BRUSSELS (Reuters) - European leaders warned Iran on Sunday it would face tougher sanctions if it failed to address concerns about its nuclear programme and said they would tighten restrictions on Syria if it continued to repress its population.
At a Brussels summit, the 27 EU states called on Iran to engage in “constructive and substantial talks” with Western powers to bring about a negotiated solution to the nuclear question “to avoid possible future restrictive measures.”
EU leaders called in a statement for the preparation of new sanctions “to be implemented at the appropriate moment in the case that Iran continues not to cooperate seriously nor to meet its obligations.”
They also warned Syria the European Union “will impose further and more comprehensive measures against the regime as long as the repression of the civilian population continues.”
Washington and the European Union have already pushed four rounds of sanctions through the United Nations over Iran’s nuclear programme as well as unilateral measures that have deterred Western investment in Iran’s oil sector and made it harder to move money in and out of the country.
On Saturday, Iran dismissed a threat by Washington to impose sanctions on its central bank in response to an alleged assassination plot, saying the United Nations would block the plan and other central banks would not accept it.
Imposing sanctions on the central bank would make it more difficult for Iran to receive payment for exports — particularly oil, a vital source of hard currency for the world’s fifth biggest crude exporter.
However, any new U.N. action would require need the assent of permanent Security Council members Russia and China, which backed previous rounds of sanctions but may be hard to persuade to go further on the basis of the allegations made so far.
The European warning to Iran came after EU foreign policy chief Catherine Ashton responded last week to an Iranian offer to resume talks by saying there must be no repeat of the last round in January, which ended with no progress.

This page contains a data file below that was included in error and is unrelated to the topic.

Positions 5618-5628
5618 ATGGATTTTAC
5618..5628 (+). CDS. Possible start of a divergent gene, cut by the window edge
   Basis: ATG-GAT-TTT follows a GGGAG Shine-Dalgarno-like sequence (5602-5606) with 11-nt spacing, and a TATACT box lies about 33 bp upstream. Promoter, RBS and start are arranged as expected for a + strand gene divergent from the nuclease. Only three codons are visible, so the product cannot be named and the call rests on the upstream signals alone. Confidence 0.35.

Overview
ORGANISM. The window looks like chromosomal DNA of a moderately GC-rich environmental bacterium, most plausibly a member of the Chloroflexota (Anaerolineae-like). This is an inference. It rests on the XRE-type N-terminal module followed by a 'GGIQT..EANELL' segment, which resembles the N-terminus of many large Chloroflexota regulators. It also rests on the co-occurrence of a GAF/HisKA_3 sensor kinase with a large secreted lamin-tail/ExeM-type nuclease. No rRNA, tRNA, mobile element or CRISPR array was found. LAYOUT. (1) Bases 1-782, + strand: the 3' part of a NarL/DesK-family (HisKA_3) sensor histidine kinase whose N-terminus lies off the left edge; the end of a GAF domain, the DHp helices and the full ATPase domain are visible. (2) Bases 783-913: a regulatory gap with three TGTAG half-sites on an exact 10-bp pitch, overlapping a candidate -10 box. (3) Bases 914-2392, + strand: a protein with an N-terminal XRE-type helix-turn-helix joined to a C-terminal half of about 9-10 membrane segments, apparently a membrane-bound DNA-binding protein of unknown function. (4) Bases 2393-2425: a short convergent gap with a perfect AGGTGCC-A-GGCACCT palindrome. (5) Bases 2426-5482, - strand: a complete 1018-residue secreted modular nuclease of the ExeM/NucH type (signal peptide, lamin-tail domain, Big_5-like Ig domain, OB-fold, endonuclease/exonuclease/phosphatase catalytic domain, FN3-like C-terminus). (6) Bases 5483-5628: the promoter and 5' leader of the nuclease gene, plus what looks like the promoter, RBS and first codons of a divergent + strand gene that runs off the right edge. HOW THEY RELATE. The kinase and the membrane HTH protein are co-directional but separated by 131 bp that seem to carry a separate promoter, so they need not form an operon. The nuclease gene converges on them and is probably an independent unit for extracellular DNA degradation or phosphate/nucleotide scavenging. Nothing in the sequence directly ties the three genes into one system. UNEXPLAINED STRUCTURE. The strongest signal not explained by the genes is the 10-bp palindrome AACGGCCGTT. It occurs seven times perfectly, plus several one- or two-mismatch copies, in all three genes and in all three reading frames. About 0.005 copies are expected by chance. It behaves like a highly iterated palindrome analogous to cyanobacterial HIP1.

Ashton has been leading efforts on behalf of the United States, Britain, France, Germany, as well as China and Russia, to negotiate with Tehran over its nuclear activities, which the West believes is aimed at building atomic bombs.
Iran has said it is willing to resume discussions, but insists that other countries recognize its right to enrich uranium, which the West sees as an unacceptable precondition.
Ashton said the six would be willing to resume talks in weeks if Iran was ready to discuss concrete confidence-building measures without pre-conditions. Iran says its nuclear programme is for peaceful production of energy.
The European Union already tightened sanctions against Syria this month, adding the Commercial Bank of Syria to a list of entities sanctioned in protest against repression of dissent.
The United Nations says 3,000 people have died in the unrest in Syria, including at least 187 children. The U.N. human rights chief has demanded that the world act to stop the carnage and warned of full-blown civil war in the country.
The EU imposed an embargo on crude oil imports from Syria in September and banned EU firms from new investment in its oil industry. It also imposed sanctions on the main mobile phone firm, Syriatel, and the largest private company, Cham Holding.
However, the effect of the EU sanctions has been blunted by the blocking by Russia and China of a U.N. resolution that could have led to broader imposition of such steps.
The EU leaders urged “all members of the U.N. Security Council to assume their responsibilities in relation to the situation in Syria.”
Reporting by David Brunnstrom; editing by Rex Merrifield